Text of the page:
Creating characters is one of the most important parts of writing. It reflects the quality of the work and gets readers involved and wanting more. However, it isn’t an easy thing to do. Here are a few of my own tips for when it comes to making lively and memorable characters.
- Physical Appearance: When people think of creating characters, they often think of the physical appearance of the character first. The best way to work with the physical appearance factor is using vivid vocabulary. Saying a character has brown hair is dull and boring. It’s flat and doesn’t even touch on the particular shade. What about saying a character has chestnut hair, though? Or hair the color of honey. Auburn hair comparable to the autumn leaves. Metaphors and similes are very welcome when describing a character’s appearance. It gives readers something to compare the physical traits to. And that’s only hair. What about emerald green eyes? Delicately tanned skin? Freckles like the stars in the night sky? The colorful language gives an element of life to the description. For more help on the particularly artistic element of physical design, I suggest watching this video by YouTube artist, LavenderTowne, who makes a few very good points on how to successfully design a character.
- Personality: It’s incredibly important to consider the personality of your character when describing or designing them. Are they innocent and naive? Stubborn? Proud? Childish? Mature? Shy? It’s important to let the reader know the character’s personality. While it may be tempting to describe the personality of a character directly, it’s often better to show it, rather than tell it. Don’t explain to a reader that your character is childish. Show it by making the character refuse to pick up after themselves, or have the character be a picky eater. If a character is mature, show how seriously they take things, like tasks given to them by others. Showing always works better than telling, but it’s especially important here.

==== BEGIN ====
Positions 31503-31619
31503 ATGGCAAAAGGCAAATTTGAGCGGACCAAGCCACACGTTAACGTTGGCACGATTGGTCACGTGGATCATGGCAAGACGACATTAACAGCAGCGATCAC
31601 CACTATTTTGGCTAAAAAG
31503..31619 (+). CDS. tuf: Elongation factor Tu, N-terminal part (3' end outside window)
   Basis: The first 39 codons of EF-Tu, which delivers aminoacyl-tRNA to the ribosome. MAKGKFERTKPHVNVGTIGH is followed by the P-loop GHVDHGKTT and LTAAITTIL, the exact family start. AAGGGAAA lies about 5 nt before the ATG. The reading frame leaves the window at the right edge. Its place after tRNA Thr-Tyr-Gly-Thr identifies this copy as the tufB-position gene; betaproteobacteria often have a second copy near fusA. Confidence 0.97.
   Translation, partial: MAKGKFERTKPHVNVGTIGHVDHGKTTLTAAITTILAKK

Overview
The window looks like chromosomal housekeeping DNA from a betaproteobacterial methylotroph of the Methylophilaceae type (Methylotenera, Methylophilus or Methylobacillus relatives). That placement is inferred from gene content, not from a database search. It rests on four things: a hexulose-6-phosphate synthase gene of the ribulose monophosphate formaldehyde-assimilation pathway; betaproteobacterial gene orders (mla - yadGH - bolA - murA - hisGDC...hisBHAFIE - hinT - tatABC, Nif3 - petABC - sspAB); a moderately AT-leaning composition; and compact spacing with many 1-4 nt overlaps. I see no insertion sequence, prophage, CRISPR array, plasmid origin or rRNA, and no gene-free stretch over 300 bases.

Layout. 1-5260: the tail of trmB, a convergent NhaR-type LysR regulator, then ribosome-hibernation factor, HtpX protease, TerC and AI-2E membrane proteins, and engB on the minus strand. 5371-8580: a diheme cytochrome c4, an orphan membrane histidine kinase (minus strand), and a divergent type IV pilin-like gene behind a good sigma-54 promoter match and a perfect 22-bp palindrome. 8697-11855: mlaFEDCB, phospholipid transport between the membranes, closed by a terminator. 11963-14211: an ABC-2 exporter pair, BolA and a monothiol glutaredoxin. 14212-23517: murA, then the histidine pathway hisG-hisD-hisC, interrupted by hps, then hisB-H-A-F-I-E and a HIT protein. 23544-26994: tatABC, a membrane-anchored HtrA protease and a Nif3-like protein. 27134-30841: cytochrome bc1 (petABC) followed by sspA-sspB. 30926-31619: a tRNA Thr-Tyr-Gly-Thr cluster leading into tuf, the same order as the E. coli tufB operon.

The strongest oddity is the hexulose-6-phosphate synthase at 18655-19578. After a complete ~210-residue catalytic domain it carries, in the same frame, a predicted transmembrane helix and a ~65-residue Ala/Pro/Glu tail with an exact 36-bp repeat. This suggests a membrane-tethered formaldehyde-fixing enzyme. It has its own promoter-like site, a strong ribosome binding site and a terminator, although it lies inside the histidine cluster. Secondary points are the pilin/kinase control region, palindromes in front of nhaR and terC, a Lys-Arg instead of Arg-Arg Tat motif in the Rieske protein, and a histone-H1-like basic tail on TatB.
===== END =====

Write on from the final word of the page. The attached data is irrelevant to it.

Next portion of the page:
- Backstory: The third main part of a well thought out character is his or her backstory. Now, it’s important to be cautious here, as backstories are often tedious and/or cliche. The best thing you can do is start with motivations. They don’t have to be your character’s motivations, if you don’t want that. They could be the motivations of others that simply affected your character. But backstories exist for a reason. Don’t just create one for the sake of a character having one. They don’t have to be overdone or extreme, either. Maybe a character comes from simple backgrounds, and now they’re moving onto something bigger. The contrast of the basic backstory and a more complex main story work out nicely.
- Uniqueness/Originality: The last thing you should know about creating a character is that he or she should be as unique and original as possible. Don’t be afraid to make a character your own. Personally, I think it’s fun adding elements of my own life into my characters. Don’t like tomatoes? Maybe your character doesn’t either. That’s the great part about having your character reflect elements of you or others around you. Everyone is unique, and that can flow through to your character, as well.
Here’s a character I drew a few weeks back. Her design is simple enough. Let me try to run through my list with her to give a sort of final example. She has rosy pink hair and nicely tanned skin. Her sea foam eyes are always shining. As you can tell by her demeanor, she’s a happy young girl, excited to be alive and just enjoying life in general. She may be a bit naive at times, though. Her backstory isn’t overly complicated. She’s from a simple kingdom and is setting out on a quest with her friends with no goals other than to have as much fun as possible while traveling through other kingdoms.
That’s basically it! I hope this helped out!